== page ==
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Greenback

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Tomato Greenback 2

A tomato fruit with greenback

Greenback, Green shoulders or Yellow shoulder disorder is a condition of ripening tomatoes. The disorder is caused by high temperatures and too much exposure to sunlight.[1] As the tomato ripens the chlorophyll fails to break down or breaks down very slowly causing the stem-end of the fruit to remain green.[1] The disorder is more prevalent in heirlooms and larger tomatoes, but is generally bred out of hybrid varieties.[1] There are some tomato varieties that will naturally have a green tint on top.[1]

Internal white tissue, Yellow eye, Yellow shoulder, and Green shoulder are all names for the same condition, but at different severities.[2]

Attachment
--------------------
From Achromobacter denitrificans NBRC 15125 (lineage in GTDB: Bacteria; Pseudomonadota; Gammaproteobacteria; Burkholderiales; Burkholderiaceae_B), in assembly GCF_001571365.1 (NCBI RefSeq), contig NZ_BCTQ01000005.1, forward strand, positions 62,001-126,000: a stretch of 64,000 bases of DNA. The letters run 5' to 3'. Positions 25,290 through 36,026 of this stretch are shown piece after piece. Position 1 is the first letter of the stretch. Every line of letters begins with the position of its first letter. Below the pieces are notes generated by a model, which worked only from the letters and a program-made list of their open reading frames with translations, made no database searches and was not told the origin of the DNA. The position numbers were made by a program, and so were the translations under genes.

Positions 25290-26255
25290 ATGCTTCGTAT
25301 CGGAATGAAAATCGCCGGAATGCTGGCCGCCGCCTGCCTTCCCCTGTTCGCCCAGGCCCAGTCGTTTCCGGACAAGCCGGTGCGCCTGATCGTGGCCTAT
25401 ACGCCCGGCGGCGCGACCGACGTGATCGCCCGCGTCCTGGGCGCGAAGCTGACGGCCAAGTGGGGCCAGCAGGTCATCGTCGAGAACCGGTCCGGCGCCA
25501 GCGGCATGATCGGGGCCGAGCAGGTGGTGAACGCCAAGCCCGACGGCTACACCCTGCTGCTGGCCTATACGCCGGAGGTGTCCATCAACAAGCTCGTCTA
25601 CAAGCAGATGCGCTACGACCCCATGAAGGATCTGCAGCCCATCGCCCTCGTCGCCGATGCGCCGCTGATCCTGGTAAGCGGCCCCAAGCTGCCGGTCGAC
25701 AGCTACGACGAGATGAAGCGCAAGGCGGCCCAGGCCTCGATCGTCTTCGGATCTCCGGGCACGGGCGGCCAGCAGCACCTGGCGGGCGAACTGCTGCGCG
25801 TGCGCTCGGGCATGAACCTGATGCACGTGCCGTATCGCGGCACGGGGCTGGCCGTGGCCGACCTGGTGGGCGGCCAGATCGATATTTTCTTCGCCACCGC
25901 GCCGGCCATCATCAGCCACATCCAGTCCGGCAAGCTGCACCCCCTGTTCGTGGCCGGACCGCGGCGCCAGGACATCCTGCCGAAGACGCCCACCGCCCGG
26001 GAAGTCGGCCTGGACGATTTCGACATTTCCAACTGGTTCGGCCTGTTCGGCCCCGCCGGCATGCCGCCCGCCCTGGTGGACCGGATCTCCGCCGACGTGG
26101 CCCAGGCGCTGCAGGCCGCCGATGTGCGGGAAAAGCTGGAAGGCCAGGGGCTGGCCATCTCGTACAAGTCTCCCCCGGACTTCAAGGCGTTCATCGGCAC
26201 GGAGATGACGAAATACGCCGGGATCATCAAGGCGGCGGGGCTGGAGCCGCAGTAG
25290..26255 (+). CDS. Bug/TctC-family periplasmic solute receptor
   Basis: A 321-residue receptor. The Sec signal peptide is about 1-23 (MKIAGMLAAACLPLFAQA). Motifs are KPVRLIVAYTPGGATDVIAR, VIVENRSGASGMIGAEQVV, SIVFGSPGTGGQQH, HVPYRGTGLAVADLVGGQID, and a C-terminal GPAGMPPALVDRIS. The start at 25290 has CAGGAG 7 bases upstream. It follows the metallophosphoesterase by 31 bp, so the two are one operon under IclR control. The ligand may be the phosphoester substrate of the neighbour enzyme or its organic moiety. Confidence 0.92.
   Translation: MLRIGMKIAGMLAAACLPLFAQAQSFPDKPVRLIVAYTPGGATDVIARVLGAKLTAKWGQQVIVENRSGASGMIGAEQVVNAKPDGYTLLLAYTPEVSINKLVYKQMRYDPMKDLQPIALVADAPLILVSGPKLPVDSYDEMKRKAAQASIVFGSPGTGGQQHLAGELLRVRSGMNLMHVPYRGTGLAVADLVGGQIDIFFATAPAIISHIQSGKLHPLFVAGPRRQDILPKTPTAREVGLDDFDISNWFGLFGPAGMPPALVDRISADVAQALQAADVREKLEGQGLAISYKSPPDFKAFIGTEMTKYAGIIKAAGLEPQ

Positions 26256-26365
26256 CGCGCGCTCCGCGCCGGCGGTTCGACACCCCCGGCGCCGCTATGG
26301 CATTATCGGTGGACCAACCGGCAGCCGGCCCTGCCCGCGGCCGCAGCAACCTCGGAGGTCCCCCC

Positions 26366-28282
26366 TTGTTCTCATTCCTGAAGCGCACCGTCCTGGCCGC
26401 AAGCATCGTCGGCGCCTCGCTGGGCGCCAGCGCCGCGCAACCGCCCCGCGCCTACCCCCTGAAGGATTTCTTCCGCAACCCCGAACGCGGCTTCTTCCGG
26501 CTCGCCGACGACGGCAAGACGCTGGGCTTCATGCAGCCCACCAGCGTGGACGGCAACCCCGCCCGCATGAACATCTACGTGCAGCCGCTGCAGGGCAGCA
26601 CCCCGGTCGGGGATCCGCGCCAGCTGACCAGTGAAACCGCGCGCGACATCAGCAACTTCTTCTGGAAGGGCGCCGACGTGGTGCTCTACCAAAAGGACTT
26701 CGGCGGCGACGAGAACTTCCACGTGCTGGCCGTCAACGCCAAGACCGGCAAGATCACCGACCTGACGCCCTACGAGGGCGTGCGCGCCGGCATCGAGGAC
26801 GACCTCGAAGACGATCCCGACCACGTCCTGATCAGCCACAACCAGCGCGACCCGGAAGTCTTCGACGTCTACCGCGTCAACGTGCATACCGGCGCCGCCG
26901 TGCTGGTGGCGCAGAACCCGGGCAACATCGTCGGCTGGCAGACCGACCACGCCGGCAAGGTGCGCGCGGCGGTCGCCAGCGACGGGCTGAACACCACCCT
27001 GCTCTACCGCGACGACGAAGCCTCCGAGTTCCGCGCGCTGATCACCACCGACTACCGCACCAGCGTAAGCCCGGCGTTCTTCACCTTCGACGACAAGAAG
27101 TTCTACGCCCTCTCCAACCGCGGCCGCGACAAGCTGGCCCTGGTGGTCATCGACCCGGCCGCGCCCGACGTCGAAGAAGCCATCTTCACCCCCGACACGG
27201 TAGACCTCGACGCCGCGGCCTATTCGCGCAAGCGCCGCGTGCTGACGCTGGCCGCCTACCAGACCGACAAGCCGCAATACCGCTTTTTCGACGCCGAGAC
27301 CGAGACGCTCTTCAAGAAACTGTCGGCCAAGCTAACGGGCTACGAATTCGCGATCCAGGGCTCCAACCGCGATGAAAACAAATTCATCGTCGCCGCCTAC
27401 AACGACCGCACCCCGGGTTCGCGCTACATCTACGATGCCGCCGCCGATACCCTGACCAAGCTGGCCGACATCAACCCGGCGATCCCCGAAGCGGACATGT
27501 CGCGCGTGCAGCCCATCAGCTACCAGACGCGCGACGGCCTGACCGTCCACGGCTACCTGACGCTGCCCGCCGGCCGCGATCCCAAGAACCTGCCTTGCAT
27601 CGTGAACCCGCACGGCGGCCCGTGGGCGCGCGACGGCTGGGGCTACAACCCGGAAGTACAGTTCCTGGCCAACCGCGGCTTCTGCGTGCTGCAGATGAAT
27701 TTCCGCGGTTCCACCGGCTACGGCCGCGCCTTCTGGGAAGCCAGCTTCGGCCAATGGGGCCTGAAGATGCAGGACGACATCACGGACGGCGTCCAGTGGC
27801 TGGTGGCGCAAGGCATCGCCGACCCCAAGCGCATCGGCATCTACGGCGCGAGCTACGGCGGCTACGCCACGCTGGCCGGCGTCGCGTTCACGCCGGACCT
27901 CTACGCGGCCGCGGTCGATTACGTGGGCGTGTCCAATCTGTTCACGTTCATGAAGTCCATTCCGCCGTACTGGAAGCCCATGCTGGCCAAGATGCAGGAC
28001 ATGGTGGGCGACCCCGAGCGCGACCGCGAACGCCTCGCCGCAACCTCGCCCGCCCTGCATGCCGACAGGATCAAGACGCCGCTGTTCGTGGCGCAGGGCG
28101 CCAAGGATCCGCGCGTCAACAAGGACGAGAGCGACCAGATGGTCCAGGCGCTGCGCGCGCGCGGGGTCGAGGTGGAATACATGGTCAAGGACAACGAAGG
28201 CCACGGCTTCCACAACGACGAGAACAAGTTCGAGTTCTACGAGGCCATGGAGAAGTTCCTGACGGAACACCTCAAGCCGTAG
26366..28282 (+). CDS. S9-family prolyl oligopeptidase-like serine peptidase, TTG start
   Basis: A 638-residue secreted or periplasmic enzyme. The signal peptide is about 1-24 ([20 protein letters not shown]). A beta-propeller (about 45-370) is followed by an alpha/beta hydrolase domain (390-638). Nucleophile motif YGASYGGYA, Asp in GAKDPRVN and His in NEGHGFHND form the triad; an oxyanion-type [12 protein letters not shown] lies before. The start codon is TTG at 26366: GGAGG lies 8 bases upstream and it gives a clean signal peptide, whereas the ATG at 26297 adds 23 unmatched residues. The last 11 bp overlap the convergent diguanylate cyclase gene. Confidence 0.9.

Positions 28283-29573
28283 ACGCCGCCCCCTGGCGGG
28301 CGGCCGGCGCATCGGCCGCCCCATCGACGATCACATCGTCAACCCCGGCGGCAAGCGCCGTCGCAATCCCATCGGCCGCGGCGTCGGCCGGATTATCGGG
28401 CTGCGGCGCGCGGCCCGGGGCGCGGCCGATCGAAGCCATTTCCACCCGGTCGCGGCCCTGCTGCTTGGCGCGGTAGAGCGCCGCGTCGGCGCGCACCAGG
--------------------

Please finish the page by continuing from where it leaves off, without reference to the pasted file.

Identifying FeaturesEdit

Area around stalk remains hard, green or yellow and unripe. Caused by too much sunlight or too little potassium.[3]

TreatmentEdit

None.

PreventionEdit

Control heat and provide shade during particularly hot weather. Feed regularly with potassium fertiliser. Resistant varieties are available. Tomatoes can be picked as they begin to ripen and can continue ripening indoors.[1] Tomatoes with greenback are still edible, just cut the green sections off.

ReferencesEdit

  1. a b c d e Tee. Tomato Quirks Part 3 – Green Shoulders. Veggie Gardener. Retrieved 2010-07-25.
  2. Bachi, P. (2008). - Yellow shoulder disorder. Forestry Images. Image Number: 5368975. Retrieved 2010-07-25.
  3. Hessayon, D.G. (2009). The Vegetable & Herb Expert. Transworld Publishers, London. p. 104. ISBN 9780903505468

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